I am weak, but Thou art strong;
Jesus, keep me from all wrong;
I’ll be satisfied as long
As I walk, let me walk close to Thee.
Just a closer walk with Thee,
Grant it, Jesus, is my plea,
Daily walking close to Thee,
Let it be, dear Lord, let it be.
Through this world of toil and snares,
If I falter, Lord, who cares?
Who with me my burden shares?
None but Thee, dear Lord, none but Thee.
When my feeble life is o’er,
Time for me will be no more;
Guide me gently, safely o’er
To Thy kingdom shore, to Thy shore.
The only mention of anything sovereign is the word 'kingdom' in the last line.
I've been watching the biography of Queen Elizabeth II, called The Crown. It's an excellent biography, by the way, well written, well acted, with sumptuous production values. It is Netflix's most expensive series to date. They spent a lot of money replicating the surroundings of the kings and queens depicted, and nearly exactly replicated the events they lived through.
One thing that this first season's series has firmly shown, is that while the crown is a successive institution, the people inhabiting it alternate. Yet the people inhabiting it are still distinct from the commoners. The Queen, her mother, her sister, her father, any of the sovereigns, are isolated. They live behind fences and high walls. When they appear in public they are again shielded. If they are walking, there is always a large distance between the rows of people and the Queen (or the King as it may be). They might walk past the people, but they do not walk with the people.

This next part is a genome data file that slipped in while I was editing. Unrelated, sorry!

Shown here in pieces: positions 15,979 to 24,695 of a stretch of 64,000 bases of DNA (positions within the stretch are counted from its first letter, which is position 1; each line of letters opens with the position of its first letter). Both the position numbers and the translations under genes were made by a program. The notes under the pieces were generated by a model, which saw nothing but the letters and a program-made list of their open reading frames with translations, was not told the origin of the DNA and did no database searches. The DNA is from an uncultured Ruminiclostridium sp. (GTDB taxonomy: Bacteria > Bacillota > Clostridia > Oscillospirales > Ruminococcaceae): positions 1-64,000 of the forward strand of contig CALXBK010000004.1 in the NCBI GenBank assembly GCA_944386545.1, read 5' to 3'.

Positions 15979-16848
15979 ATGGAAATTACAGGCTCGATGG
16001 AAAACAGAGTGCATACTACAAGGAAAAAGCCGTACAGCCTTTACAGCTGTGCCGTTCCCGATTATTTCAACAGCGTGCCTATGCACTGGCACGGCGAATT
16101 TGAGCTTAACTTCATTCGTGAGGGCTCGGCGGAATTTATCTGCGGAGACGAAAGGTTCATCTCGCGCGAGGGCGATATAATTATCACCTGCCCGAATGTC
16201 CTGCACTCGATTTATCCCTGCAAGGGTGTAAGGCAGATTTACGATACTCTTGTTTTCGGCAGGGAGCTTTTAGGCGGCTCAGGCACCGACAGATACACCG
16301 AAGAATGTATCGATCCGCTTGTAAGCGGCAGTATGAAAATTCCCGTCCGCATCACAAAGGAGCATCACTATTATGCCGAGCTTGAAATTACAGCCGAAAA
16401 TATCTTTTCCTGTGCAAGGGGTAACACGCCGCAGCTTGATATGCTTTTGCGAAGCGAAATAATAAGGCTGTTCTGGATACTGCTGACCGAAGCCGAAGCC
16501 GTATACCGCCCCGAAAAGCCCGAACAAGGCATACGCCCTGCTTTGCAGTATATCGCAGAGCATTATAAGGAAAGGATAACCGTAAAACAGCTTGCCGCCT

Jesus is our King. He is King of KINGS and Lord of LORDS! He is the highest of the high. Has any King ever invited the commoners to walk with Him? No! Did King Ahasuerus (Esther's husband) invite people to walk with Him? No! He decreed that anyone entering his throne room without him having called them there would be put to death! Did King Herod go out and stroll around with Lydia and Timothy and James? No!
Jesus invites us to be His friend, He is our Father, our Brother, our Intercessor, our Priest, our Redeemer, and our Savior. Yet...walking with the King is unheard of!
We sing that song in a lively fashion when we hear it on the radio, because it's familiar to us and it's sweet. But think about the words, really think about them. We ask Jesus to walk closer to us And He will!
None of this is news to any of you. But it does us good to think about Him once in a while as the amazing Person He is, King, who does not isolate Himself behind fences and walls. In what other kingdom at any time or anywhere, does the King invite His people to walk with Him? The King who does not dismiss the commoners, but invites them to participate with Him in his sovereignty is to be praised in wonder and awe.
|Walking the long road with the King|